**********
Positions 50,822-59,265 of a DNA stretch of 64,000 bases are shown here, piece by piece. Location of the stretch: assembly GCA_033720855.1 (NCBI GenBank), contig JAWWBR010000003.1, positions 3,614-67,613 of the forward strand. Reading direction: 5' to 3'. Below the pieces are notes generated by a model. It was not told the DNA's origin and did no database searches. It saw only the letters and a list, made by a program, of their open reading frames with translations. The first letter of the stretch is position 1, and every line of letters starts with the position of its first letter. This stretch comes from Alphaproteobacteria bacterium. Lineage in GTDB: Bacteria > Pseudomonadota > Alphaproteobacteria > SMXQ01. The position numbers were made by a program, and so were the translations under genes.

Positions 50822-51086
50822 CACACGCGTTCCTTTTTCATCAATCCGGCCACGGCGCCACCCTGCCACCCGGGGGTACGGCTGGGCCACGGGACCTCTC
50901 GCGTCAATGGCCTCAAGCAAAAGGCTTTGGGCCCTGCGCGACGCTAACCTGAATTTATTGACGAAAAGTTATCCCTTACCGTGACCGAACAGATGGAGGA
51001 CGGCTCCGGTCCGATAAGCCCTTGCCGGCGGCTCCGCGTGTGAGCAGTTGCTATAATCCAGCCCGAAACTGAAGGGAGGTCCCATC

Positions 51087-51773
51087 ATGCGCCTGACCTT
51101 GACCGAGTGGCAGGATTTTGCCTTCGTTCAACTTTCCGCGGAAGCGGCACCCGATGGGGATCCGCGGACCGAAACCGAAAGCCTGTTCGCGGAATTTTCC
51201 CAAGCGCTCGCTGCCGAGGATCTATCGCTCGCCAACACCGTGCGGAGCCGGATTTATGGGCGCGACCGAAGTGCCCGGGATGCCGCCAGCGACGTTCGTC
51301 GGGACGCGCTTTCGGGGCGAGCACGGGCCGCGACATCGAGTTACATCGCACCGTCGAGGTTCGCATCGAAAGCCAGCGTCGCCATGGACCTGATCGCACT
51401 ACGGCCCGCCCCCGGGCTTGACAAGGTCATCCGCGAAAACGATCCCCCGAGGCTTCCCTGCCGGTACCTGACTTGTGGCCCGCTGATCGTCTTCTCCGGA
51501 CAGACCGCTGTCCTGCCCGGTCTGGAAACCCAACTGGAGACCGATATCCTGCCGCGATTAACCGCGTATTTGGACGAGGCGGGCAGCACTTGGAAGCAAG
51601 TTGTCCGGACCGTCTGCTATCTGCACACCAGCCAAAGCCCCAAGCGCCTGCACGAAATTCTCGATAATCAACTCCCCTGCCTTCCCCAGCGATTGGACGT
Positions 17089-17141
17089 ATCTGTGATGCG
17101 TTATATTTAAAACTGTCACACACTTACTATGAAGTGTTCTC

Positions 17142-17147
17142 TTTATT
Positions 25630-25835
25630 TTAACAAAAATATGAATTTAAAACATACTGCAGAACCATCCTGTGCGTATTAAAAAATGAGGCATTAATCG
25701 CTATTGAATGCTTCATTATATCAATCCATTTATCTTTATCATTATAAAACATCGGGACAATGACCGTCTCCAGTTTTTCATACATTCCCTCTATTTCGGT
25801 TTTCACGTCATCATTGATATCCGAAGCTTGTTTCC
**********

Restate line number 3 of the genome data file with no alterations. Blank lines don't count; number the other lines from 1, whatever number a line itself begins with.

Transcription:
50822 CACACGCGTTCCTTTTTCATCAATCCGGCCACGGCGCCACCCTGCCACCCGGGGGTACGGCTGGGCCACGGGACCTCTC